Looking carefully, you can see that the method calls into the internal `ArraysSupport`

utility class, which will try to perform a vectorised mismatch (an intrinsic candidate). Since this will use AVX instructions, this is very fast; much faster than a handwritten loop.

Let’s measure the boost versus a handwritten loop, testing across a range of common prefices and array lengths of `byte[]`

.

```
@Benchmark
@CompilerControl(CompilerControl.Mode.DONT_INLINE)
public void Mismatch_Intrinsic(BytePrefixData data, Blackhole bh) {
bh.consume(Arrays.mismatch(data.data1, data.data2));
}
@Benchmark
@CompilerControl(CompilerControl.Mode.DONT_INLINE)
public void Mismatch_Handwritten(BytePrefixData data, Blackhole bh) {
byte[] data1 = data.data1;
byte[] data2 = data.data2;
int length = Math.min(data1.length, data2.length);
int mismatch = -1;
for (int i = 0; i < length; ++i) {
if (data1[i] != data2[i]) {
mismatch = i;
break;
}
}
bh.consume(mismatch);
}
```

The results speak for themselves. Irritatingly, there is some duplication in output because I haven’t figured out how to make JMH use a subset of the Cartesian product of its parameters.

Benchmark | (prefix) | (size) | Mode | Cnt | Score | Error | Units |
---|---|---|---|---|---|---|---|

Mismatch_Handwritten | 10 | 100 | thrpt | 10 | 22.360 | ± 0.938 | ops/us |

Mismatch_Handwritten | 10 | 1000 | thrpt | 10 | 2.459 | ± 0.256 | ops/us |

Mismatch_Handwritten | 10 | 10000 | thrpt | 10 | 0.255 | ± 0.009 | ops/us |

Mismatch_Handwritten | 100 | 100 | thrpt | 10 | 22.763 | ± 0.869 | ops/us |

Mismatch_Handwritten | 100 | 1000 | thrpt | 10 | 2.690 | ± 0.044 | ops/us |

Mismatch_Handwritten | 100 | 10000 | thrpt | 10 | 0.273 | ± 0.008 | ops/us |

Mismatch_Handwritten | 1000 | 100 | thrpt | 10 | 24.970 | ± 0.713 | ops/us |

Mismatch_Handwritten | 1000 | 1000 | thrpt | 10 | 2.791 | ± 0.066 | ops/us |

Mismatch_Handwritten | 1000 | 10000 | thrpt | 10 | 0.281 | ± 0.007 | ops/us |

Mismatch_Intrinsic | 10 | 100 | thrpt | 10 | 89.169 | ± 2.759 | ops/us |

Mismatch_Intrinsic | 10 | 1000 | thrpt | 10 | 26.995 | ± 0.501 | ops/us |

Mismatch_Intrinsic | 10 | 10000 | thrpt | 10 | 3.553 | ± 0.065 | ops/us |

Mismatch_Intrinsic | 100 | 100 | thrpt | 10 | 83.037 | ± 5.590 | ops/us |

Mismatch_Intrinsic | 100 | 1000 | thrpt | 10 | 26.249 | ± 0.714 | ops/us |

Mismatch_Intrinsic | 100 | 10000 | thrpt | 10 | 3.523 | ± 0.122 | ops/us |

Mismatch_Intrinsic | 1000 | 100 | thrpt | 10 | 87.921 | ± 6.566 | ops/us |

Mismatch_Intrinsic | 1000 | 1000 | thrpt | 10 | 25.812 | ± 0.442 | ops/us |

Mismatch_Intrinsic | 1000 | 10000 | thrpt | 10 | 4.177 | ± 0.059 | ops/us |

Why is there such a big difference? Look at how the score decreases as a function of array length, even when the common prefix, and therefore the number of comparisons required, is small: clearly the performance of this algorithm depends on the efficiency of memory access. `Arrays.mismatch`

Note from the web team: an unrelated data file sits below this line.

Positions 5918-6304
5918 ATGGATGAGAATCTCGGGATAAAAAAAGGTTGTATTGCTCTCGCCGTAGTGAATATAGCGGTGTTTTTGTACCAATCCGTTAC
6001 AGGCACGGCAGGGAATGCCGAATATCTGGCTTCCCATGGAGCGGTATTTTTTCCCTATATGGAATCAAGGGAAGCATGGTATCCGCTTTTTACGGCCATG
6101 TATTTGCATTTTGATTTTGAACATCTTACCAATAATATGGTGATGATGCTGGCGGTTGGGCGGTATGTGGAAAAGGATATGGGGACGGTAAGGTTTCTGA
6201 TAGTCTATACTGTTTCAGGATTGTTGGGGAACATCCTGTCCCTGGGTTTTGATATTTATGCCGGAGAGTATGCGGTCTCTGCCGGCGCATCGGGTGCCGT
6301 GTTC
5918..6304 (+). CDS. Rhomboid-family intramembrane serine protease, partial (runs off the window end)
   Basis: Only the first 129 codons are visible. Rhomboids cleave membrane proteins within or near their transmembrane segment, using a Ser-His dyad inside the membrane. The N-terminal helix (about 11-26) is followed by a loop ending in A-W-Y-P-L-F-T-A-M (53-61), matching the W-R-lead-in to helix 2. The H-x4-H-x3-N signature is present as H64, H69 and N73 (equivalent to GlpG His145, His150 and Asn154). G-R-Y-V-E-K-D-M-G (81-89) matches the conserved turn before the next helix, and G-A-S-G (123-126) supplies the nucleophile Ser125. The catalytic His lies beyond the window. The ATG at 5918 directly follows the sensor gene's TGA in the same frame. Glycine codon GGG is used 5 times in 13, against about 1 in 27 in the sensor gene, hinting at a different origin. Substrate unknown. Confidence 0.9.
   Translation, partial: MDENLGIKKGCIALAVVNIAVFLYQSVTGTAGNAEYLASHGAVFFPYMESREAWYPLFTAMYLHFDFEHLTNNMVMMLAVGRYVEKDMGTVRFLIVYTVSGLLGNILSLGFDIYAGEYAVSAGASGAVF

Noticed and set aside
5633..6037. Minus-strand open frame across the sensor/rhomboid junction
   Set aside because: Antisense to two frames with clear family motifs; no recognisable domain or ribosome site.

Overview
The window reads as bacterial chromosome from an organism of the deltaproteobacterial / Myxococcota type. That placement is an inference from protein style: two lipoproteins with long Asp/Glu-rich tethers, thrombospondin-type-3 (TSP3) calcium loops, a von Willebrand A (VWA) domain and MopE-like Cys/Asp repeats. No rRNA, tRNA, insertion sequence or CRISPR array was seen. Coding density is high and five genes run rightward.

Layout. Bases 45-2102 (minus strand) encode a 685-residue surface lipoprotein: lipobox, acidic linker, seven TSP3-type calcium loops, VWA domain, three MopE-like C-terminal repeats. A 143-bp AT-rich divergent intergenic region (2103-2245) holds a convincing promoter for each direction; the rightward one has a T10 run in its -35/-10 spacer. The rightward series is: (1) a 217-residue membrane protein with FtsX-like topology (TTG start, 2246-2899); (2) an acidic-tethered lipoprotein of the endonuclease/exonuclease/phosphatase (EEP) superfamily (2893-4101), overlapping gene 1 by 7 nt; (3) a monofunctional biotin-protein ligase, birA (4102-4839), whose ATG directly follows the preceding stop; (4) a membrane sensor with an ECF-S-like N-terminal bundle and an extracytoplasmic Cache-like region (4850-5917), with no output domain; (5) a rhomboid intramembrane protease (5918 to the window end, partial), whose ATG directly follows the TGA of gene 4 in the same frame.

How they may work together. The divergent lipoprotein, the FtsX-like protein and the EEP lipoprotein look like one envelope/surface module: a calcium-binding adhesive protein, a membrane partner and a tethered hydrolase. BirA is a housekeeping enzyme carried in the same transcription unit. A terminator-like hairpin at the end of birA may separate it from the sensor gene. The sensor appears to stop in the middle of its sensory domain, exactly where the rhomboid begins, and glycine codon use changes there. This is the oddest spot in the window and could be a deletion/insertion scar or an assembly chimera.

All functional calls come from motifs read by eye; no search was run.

optimises this, reading qwords of the array into SIMD registers. Working one `long`

at a time, it is possible to compute the XOR in a single instruction to determine if it’s even necessary to look at each byte.

java/util/ArraysSupport.vectorizedMismatch(Ljava/lang/Object;JLjava/lang/Object;JII)I [0x000002bd9215a820, 0x000002bd9215aa78] 600 bytes Argument 0 is unknown.RIP: 0x2bd9215a820 Code size: 0x00000258 [Entry Point] [Verified Entry Point] [Constants] # {method} {0x000002bda79cbf68} 'vectorizedMismatch' '(Ljava/lang/Object;JLjava/lang/Object;JII)I' in 'java/util/ArraysSupport' # parm0: rdx:rdx = 'java/lang/Object' # parm1: r8:r8 = long # parm2: r9:r9 = 'java/lang/Object' # parm3: rdi:rdi = long # parm4: rsi = int # parm5: rcx = int # [sp+0x60] (sp of caller) 0x000002bd9215a820: mov dword ptr [rsp+0ffffffffffff9000h],eax ;...89 ;...84 ;...24 ;...00 ;...90 ;...ff ;...ff 0x000002bd9215a827: push rbp ;...55 0x000002bd9215a828: sub rsp,50h ;...48 ;...83 ;...ec ;...50 ;*synchronization entry ; - java.util.ArraysSupport::vectorizedMismatch@-1 (line 120) 0x000002bd9215a82c: mov r10,rdi ;...4c ;...8b ;...d7 0x000002bd9215a82f: vmovq xmm2,r9 ;...c4 ;...c1 ;...f9 ;...6e ;...d1 0x000002bd9215a834: vmovq xmm1,rdx ;...c4 ;...e1 ;...f9 ;...6e ;...ca 0x000002bd9215a839: mov r14d,ecx ;...44 ;...8b ;...f1 0x000002bd9215a83c: vmovd xmm0,esi ;...c5 ;...f9 ;...6e ;...c6 0x000002bd9215a840: mov r9d,3h ;...41 ;...b9 ;...03 ;...00 ;...00 ;...00 0x000002bd9215a846: sub r9d,ecx ;...44 ;...2b ;...c9 ;*isub {reexecute=0 rethrow=0 return_oop=0} ; - java.util.ArraysSupport::vectorizedMismatch@5 (line 120) 0x000002bd9215a849: mov edx,esi ;...8b ;...d6 0x000002bd9215a84b: mov ecx,r9d ;...41 ;...8b ;...c9 0x000002bd9215a84e: sar edx,cl ;...d3 ;...fa ;*ishr {reexecute=0 rethrow=0 return_oop=0} ; - java.util.ArraysSupport::vectorizedMismatch@17 (line 122) 0x000002bd9215a850: mov eax,1h ;...b8 ;...01 ;...00 ;...00 ;...00 0x000002bd9215a855: xor edi,edi ;...33 ;...ff 0x000002bd9215a857: test edx,edx ;...85 ;...d2 0x000002bd9215a859: jle 2bd9215a97ah ;...0f ;...8e ;...1b ;...01 ;...00 ;...00